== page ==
Nonetheless, our mission field has changed, and it is becoming more and more difficult to adapt to the mission field today. The number of people who participate actively in church today is declining, but there is hope out there. Nonetheless, we are going to have to do things differently, and not just minor liturgical changes. We need adapt to the world around us in order to keep the mission of the church going. For we Episcopalians, we need to be true to who we are and hold on to our beautiful tradition, but at the same time we will need to recognize the need to translate the gospel in a culture that may no longer have familiarity with the gospel, nor understand it.
Ministry in the 21st Century
I want to encourage you to get to know again, the unique gifts of this community. You already have the talent of listening, embracing, and welcoming folks into God’s church today, but God is calling us to mission in action. We can no long gather merely to be fed each week alone. We must be fed so we might be able to go out and feed others. We come here for strength and not merely renewal so that we can go out into the world (our little piece of the world) and be a lighthouse to all who are in need of Grace! Our mission is to show others the reconciliation; love, grace, and mercy we have found in Christ and we do that when we make new friends for Jesus.
We must take a look at our God-given gifts and ask God to reveal how we might use them to further the kingdom. It may be that some of us are called to give meals out to the homeless, or to make warm clothing for the destitute, or to simply make phone calls to greet a new person who arrives at church. Maybe, just maybe, we are merely called to answer the tough question from our friends outside the church, when asked like, “what is it about you that makes you so filled with joy, with peace, and with love.” It very well could be that your answer will be the only glimpse of the gospel your friends may ever hear.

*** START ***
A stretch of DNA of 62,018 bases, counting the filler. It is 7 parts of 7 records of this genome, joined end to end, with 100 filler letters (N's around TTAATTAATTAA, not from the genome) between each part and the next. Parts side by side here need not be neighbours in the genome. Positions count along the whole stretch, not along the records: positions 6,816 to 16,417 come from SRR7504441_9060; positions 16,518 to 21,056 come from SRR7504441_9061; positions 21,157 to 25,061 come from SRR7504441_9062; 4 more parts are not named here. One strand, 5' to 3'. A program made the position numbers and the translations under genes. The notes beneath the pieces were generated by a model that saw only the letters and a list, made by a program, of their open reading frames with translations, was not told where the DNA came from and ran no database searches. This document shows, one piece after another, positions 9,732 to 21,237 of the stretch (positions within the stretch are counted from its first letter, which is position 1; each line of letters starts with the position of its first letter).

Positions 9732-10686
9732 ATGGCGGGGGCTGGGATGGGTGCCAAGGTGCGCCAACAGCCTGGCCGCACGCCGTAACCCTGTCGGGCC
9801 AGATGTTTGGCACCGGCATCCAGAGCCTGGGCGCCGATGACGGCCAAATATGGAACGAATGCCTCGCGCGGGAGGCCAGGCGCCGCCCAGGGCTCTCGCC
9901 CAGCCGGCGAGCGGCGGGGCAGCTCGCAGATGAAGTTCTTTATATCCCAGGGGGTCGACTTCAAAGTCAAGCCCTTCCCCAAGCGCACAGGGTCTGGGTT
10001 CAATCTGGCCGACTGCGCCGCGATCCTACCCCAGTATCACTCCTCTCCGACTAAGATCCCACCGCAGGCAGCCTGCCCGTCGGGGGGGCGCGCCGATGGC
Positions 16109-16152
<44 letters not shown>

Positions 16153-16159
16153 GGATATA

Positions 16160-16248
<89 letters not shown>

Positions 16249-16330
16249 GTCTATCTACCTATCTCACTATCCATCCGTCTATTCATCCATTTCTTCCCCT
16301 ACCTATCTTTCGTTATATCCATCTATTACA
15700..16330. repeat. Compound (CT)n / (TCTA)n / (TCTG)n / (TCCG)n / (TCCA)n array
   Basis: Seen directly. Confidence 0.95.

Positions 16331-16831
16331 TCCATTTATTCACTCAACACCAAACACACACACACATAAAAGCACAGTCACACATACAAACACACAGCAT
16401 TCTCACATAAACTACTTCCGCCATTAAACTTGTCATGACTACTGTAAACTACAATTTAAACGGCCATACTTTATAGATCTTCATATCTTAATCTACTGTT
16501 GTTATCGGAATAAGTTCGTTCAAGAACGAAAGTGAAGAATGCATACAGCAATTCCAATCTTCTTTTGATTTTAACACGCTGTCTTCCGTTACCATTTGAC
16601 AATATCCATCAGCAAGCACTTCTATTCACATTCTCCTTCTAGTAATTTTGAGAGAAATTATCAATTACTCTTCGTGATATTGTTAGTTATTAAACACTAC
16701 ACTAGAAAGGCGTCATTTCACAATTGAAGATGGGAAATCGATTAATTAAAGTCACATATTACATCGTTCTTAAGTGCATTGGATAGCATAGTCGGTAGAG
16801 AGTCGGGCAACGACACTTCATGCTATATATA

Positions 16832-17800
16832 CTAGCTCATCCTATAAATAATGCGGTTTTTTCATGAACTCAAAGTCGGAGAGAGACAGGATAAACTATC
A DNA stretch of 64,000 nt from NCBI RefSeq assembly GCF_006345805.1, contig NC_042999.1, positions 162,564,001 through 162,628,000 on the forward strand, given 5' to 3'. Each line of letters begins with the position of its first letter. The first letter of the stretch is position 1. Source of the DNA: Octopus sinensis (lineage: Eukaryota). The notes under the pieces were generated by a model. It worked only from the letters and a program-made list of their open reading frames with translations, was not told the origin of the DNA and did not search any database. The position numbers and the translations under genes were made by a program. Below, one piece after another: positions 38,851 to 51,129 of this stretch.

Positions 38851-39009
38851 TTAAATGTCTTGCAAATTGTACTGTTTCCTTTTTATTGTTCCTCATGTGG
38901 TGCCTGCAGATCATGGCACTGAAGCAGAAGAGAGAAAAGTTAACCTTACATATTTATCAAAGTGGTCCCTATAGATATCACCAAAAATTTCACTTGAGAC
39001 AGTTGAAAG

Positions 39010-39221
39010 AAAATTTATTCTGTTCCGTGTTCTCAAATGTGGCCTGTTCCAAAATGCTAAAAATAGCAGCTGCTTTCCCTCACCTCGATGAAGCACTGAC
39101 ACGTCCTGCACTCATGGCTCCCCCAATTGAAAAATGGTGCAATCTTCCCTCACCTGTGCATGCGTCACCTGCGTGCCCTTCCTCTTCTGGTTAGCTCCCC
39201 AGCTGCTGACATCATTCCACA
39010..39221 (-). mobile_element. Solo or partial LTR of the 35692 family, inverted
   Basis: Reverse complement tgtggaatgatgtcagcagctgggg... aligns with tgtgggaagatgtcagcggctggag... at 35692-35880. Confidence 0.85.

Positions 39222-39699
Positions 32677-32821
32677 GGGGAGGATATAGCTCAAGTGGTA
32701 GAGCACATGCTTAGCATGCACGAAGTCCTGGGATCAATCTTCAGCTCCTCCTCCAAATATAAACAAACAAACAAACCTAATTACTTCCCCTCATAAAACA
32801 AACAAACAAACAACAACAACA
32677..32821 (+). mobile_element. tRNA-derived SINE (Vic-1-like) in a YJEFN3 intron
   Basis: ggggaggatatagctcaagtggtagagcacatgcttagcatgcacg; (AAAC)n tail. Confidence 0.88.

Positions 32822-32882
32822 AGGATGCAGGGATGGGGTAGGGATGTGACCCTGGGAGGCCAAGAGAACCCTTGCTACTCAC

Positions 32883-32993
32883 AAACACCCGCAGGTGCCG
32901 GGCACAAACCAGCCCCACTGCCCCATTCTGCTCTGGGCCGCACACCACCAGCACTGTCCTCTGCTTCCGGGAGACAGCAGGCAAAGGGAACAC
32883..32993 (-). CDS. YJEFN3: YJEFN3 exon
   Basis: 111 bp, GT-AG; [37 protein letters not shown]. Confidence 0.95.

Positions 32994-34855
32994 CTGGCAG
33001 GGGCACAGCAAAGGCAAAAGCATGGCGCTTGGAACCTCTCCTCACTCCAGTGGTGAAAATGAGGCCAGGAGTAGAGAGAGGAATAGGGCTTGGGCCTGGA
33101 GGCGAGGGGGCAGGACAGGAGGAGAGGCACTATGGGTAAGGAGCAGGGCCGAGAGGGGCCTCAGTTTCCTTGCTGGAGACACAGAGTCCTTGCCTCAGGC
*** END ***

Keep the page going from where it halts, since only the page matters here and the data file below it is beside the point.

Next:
Please do not bury the most important gifts this church possesses; your ministry gifts. Commit to renewing your focus on local mission, so you might meet the needs of the world around you, and in so doing, you will be doing the ministry you are called to do. If you invest your gifts where there is a great return, the gospel will be shared; God’s work will be done, not only in our generation, but in the generations to come. Then you God’s people will can anticipate hearing these words, ‘Well done, good and trustworthy people; you have been trustworthy in a few things, I will put you in charge of many things; enter into the joy of your master.’